The now-legendary love story that motivated its brilliant construction (Mughal emperor Shah Jahan spent a fortune on building it as a grand tomb for his deceased wife, Mumtaz Mahal) masks the darker elements of the project. Having spent so much of his wealth on building the Taj Mahal, Jahan’s ruthless, murderous son Aurangzeb, fearful that more of his inheritance would be squandered on a second mega-monument, seized control of the empire for himself, deposing his father and confining him in Agra Fort for the rest of his days.
Aurangzeb then battled his brothers, eventually capturing and executing them in the sprawling Gwalior Fort. It seems unlikely that the majority of the seven million people who visit the Taj Mahal each year get this extra detail, but the Maharajas’ Express passengers were led on to the Gwalior to glimpse this grim past for themselves.
More days passed on and off the train, learning, feasting and being serenaded all the while. When we arrived in Khajuraho to visit its near-pristine, 1,000-year-old Hindu and Jain temples, we were met in the dusty station by an acrobatic dancing troupe. As the men bounced around, shouting and slapping sticks, a small child popped up by my side to watch the spectacle. I ushered her to the front, only for progressively tinier children to tumble forward like unpacked Russian dolls. Behind them a teenage boy with a shirt too tight and trousers too high nervously brushed back his hair, while just outside mynah birds squabbled over a discarded piece of puri before a bullying crow swooped in to steal it.
The great writer of train travel Paul Theroux compared life in Indian stations to that of a village, with all the politics and drama one may find rurally transplanted inside. “At night and in the early morning the station village is complete, a community so preoccupied that the thousands of passengers arriving and departing leave it undisturbed,” he wrote in The Great Railway Bazaar. “The newcomer cannot believe he has been plunged into such intimacy so soon.”
It’s true that India’s poverty can hit like a punch on the nose, and as we gazed out the windows of the train, it simultaneously felt too close and very far away. While we fretted about the strength of the Wi-Fi signal or whether the food was too spicy, just a few yards away desperately poor people wretchedly toiled to survive.
Perhaps it was the emotions stirred up by this struggle, but everything seemed to build towards Varanasi, the Maharajas’ Express’ penultimate and easternmost stop. Said to be one of the world’s longest continually inhabited cities, this settlement on the River Ganges is renowned as a place of worship for Hindus, but receives thousands of Buddhists each year too. Those pilgrims come to visit Sarnath, the location where the founder of Buddhism, Siddhartha Gautama, gave his first sermon 2,500 years ago. It was a hot afternoon when we visited, but we were joined by thousands of devotees in robes of white and orange and vermilion, all huddled around the colossal Ashoka Pillar to worship.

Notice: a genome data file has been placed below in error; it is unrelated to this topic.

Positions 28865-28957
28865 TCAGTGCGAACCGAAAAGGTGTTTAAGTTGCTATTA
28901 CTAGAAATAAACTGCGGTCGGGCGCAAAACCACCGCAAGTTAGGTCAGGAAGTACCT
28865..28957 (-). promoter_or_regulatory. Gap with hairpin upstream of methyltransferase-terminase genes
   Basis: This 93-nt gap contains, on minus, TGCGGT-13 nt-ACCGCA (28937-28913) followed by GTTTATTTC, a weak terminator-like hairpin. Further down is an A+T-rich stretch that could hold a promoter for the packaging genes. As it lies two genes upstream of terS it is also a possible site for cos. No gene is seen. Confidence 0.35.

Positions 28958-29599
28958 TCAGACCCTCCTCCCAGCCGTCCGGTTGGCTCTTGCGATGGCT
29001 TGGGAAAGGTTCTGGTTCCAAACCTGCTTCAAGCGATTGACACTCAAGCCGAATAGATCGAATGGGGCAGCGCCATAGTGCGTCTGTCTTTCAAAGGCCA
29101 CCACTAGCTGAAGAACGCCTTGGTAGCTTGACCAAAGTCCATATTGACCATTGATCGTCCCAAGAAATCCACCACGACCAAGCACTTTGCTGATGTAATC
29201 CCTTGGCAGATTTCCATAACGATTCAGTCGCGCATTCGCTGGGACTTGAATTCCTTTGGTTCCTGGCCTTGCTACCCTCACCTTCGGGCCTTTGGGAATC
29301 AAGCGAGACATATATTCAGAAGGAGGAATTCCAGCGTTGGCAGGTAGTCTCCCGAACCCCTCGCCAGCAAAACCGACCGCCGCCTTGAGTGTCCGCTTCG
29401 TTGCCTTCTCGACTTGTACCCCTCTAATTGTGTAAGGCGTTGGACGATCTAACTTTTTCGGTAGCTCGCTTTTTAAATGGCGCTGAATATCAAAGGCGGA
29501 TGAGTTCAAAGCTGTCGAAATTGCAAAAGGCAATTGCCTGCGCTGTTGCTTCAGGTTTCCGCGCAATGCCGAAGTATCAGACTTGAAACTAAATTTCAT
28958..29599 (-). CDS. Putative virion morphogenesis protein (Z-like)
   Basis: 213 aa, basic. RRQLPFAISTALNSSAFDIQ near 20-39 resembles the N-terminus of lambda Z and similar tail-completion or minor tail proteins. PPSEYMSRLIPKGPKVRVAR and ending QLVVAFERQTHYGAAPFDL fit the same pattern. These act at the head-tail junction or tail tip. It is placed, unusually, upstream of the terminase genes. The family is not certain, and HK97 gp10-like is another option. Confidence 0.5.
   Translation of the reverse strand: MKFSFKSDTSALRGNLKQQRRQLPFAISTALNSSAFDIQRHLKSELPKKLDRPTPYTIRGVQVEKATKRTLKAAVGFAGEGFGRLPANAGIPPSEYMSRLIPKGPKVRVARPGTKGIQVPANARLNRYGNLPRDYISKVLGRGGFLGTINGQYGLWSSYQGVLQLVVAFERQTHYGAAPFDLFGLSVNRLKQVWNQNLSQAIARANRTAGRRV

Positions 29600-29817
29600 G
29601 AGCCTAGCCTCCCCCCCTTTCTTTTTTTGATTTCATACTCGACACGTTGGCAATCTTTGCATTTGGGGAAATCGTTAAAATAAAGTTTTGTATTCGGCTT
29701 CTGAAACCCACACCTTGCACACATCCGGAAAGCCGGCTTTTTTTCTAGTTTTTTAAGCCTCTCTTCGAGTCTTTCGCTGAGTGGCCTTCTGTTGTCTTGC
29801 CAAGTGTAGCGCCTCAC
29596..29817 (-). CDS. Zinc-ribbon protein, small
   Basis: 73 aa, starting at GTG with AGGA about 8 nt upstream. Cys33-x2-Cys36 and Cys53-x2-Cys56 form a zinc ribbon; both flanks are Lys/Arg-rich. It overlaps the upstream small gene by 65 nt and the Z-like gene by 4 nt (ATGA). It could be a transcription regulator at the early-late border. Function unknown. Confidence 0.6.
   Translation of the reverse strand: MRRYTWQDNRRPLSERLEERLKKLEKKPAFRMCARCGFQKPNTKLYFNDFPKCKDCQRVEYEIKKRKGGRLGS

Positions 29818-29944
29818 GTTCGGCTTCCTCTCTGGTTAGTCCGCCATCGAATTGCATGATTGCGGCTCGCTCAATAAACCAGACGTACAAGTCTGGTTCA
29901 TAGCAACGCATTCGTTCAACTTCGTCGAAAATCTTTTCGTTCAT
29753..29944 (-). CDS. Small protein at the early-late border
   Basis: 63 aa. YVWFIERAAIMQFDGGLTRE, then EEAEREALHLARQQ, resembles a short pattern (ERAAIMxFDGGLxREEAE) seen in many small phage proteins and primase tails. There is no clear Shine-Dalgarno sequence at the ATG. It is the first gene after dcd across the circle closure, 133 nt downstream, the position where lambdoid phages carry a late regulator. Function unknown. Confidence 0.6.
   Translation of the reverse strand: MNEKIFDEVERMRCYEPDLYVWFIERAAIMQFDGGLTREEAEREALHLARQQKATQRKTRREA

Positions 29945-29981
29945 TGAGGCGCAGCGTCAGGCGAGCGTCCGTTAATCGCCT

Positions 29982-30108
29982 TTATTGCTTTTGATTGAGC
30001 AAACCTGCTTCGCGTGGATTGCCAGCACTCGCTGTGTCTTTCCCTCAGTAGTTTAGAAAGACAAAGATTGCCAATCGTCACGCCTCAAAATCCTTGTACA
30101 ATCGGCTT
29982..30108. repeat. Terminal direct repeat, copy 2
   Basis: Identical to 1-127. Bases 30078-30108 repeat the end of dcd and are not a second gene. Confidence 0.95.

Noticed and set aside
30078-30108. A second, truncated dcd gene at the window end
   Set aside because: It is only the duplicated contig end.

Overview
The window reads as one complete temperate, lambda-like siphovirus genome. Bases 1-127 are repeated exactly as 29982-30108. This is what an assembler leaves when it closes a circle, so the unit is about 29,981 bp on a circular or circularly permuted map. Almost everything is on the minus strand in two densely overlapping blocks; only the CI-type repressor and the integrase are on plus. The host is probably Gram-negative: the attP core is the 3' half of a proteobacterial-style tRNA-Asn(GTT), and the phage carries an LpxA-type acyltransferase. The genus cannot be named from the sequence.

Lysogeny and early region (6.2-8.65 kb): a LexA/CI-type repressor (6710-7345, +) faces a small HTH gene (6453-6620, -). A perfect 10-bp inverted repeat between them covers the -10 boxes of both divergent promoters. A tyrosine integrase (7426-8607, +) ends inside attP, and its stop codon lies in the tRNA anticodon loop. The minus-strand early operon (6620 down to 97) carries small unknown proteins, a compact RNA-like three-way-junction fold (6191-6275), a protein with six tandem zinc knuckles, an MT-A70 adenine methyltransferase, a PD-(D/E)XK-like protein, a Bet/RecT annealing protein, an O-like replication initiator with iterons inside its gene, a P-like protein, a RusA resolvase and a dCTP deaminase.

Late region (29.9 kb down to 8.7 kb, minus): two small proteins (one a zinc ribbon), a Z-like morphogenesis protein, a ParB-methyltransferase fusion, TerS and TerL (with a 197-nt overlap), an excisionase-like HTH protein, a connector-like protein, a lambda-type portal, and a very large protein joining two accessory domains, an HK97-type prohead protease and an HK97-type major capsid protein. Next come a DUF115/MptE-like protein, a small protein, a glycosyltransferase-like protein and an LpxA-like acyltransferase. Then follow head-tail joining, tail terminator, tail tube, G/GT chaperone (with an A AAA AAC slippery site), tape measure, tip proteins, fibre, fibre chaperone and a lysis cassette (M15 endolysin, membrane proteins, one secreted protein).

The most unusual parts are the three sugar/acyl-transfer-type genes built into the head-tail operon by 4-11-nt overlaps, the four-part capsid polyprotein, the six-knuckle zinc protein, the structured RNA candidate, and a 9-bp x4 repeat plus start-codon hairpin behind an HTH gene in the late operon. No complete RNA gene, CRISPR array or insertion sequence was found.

As the sun went down, we were gathered back at the coach and transferred down to the Ganges, then quickly through battalions of girls aggressively selling candles and flowers, and onto private boats to cruise down the river. In the dusk, squadrons of swallows took to the sky, and downriver we could hear the gentle crashing of cymbals. Every now and then, the breeze would carry the smell of incense.
Varanasi is the only place in India where public cremations can take place through the dark of night. For Hindus there is no better way to enter the afterlife than on the banks of the Ganges, and so an unending industry has grown to cope with huge numbers of bodies arriving from around India.
As our boat slowly approached, we saw that while one pyre roared, another smouldered. Behind them, dried wood and spectators were stacked high. Holy cattle ambled around, the orange light illuminating their big, wet eyes. I turned to look at my fellow passengers and saw two Japanese guests noiselessly weeping.
It may seem like a macabre way to have spent an evening, but as I watched the reverence and love with which the departed were treated, I found myself hoping that they had at least a little of this affection in life, and that they knew someone cared enough to tap a drum, to place a flower, to light a flame.
The sky turned dark and we turned away, silently sliding downstream towards an enormous Hindu ceremony held high above the river banks. These elaborate practises happen every night and draw sizeable crowds; of the thousands of people there, in boats and on land, it was impossible to tell who were tourists and who were congregation. As the priests began chanting and raising up candles, I tried to recall something I’d heard on the train. The guide’s words had sounded like theatre on board, but at that moment they rang true: “Varanasi is not somewhere you go, but somewhere you feel.”
A version of this piece was published in Aspire in April 2016